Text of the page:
Equity is key to eliminating achievement gaps
Can today's schools help all students achieve at grade level, regardless of race, income, ethnicity, gender, and language? In Equity 101, visit schools and school systems that have created the expectations, rigor, relevancy, and relationships in order that high levels of achievement become the norm, no matter the student's diversity. This first volume of a four-book series outlines a simple, yet powerful Equity Framework for school leaders to implement institutional equity.
Based on the common characteristics observed in highly successful diverse schools throughout North America, Equity 101 provides the foundation necessary for educational leaders and teachers to equitize their school and school systems by addressing systemic limitations, racism, and biases. Join best-selling author Curtis Linton in examining Whiteness as a lens for understanding our personal, institutional, and professional responsibilities in building equity for all students.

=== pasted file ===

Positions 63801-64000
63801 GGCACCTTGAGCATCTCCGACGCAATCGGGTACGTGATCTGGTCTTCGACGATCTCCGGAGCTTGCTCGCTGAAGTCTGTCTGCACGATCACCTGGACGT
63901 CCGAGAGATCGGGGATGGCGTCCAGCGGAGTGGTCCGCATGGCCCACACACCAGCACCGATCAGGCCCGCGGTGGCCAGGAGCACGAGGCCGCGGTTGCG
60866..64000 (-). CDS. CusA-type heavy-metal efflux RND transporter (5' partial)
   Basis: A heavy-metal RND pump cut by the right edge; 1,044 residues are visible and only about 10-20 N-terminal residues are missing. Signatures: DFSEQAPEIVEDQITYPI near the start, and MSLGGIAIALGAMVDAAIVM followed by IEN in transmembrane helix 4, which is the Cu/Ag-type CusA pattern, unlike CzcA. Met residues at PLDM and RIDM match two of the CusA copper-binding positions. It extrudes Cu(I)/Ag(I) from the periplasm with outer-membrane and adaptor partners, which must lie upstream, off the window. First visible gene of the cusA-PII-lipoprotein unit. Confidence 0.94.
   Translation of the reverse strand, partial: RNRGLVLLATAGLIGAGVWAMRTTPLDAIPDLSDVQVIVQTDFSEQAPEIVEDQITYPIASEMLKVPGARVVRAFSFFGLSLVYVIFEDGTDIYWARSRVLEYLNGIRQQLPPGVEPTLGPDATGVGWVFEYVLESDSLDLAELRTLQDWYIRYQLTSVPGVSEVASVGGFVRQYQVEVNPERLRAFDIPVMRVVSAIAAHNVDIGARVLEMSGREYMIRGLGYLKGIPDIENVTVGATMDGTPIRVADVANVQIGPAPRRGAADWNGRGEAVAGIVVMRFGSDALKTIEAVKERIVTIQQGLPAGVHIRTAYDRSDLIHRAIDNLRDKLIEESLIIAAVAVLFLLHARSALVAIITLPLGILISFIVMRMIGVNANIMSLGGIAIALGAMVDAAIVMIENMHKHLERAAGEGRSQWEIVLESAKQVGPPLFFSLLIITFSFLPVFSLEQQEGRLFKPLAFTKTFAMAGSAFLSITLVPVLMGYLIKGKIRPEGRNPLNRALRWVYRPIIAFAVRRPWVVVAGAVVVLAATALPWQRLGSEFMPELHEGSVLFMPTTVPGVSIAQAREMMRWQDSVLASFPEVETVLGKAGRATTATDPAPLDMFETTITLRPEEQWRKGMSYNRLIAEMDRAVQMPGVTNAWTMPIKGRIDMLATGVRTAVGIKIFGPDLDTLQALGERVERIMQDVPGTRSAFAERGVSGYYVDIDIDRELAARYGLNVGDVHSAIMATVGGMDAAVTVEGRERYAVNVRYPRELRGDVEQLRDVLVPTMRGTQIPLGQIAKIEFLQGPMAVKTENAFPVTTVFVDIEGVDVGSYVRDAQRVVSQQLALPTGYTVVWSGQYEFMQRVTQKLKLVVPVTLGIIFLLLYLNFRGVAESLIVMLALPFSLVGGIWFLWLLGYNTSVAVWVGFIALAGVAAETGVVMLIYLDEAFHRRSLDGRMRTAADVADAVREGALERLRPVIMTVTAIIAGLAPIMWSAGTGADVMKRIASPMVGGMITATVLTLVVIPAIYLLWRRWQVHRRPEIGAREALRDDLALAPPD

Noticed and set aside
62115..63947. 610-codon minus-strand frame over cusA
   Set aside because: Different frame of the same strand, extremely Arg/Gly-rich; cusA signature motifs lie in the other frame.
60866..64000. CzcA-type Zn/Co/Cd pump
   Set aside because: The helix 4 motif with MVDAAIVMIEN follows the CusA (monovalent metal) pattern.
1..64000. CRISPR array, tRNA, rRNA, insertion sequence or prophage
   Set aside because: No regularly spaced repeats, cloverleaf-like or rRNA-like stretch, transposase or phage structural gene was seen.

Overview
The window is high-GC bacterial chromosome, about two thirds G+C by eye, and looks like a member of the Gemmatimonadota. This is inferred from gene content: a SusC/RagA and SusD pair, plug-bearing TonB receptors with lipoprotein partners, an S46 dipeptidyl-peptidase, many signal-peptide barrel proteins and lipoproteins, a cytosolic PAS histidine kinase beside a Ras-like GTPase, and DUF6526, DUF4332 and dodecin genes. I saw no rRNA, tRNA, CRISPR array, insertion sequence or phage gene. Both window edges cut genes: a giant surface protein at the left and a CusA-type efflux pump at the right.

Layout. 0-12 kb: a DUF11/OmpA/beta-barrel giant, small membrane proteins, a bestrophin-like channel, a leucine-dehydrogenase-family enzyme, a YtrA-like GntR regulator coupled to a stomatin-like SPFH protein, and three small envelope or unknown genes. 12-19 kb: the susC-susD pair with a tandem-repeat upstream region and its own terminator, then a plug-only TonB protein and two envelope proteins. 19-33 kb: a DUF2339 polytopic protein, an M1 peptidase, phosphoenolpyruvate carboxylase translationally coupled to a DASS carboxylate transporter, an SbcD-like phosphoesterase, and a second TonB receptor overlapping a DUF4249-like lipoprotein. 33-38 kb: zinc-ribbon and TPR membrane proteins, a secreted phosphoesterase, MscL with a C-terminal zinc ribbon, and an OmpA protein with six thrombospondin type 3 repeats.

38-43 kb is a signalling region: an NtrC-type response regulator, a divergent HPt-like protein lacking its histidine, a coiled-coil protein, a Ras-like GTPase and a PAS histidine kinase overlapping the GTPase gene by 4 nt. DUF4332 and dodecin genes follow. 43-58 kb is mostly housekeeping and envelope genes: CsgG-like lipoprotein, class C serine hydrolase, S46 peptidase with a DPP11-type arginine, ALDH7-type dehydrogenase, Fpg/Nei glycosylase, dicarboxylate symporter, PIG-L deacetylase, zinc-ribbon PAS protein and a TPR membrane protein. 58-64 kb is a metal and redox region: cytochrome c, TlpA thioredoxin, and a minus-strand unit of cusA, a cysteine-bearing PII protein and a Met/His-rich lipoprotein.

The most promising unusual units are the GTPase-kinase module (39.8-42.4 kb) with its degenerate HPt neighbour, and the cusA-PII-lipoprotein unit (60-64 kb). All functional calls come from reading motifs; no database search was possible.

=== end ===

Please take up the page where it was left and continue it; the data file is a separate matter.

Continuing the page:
Readers have access to on-demand videos and an online community keyed to central concepts of the four books: The Equity Framework, Leadership, Culture, and Practice. Ultimately, this powerful series provides a clear vision and action plan for creating system equity—a place where excellence is the norm for all students.
Recently, I worked in Jones County, Georgia. At lunch, Verneda Appling, a kind and quiet African American woman who was only days away from retiring as assistant superintendent, engaged me in conversation about the morning's training. With the district leadership, we had engaged in a great discussion defining equity and describing what it looks like. Putting forth one additional effort to positively impact the school system she had so faithfully served, Appling leaned over toward me and said, “It's only equity if they actually do it.”
To reiterate, the definition of equity works to describe what an equitable classroom, school, and school system looks like:
Educators provide all students with the individual support they need to reach and exceed a common standard.
A viable challenge ...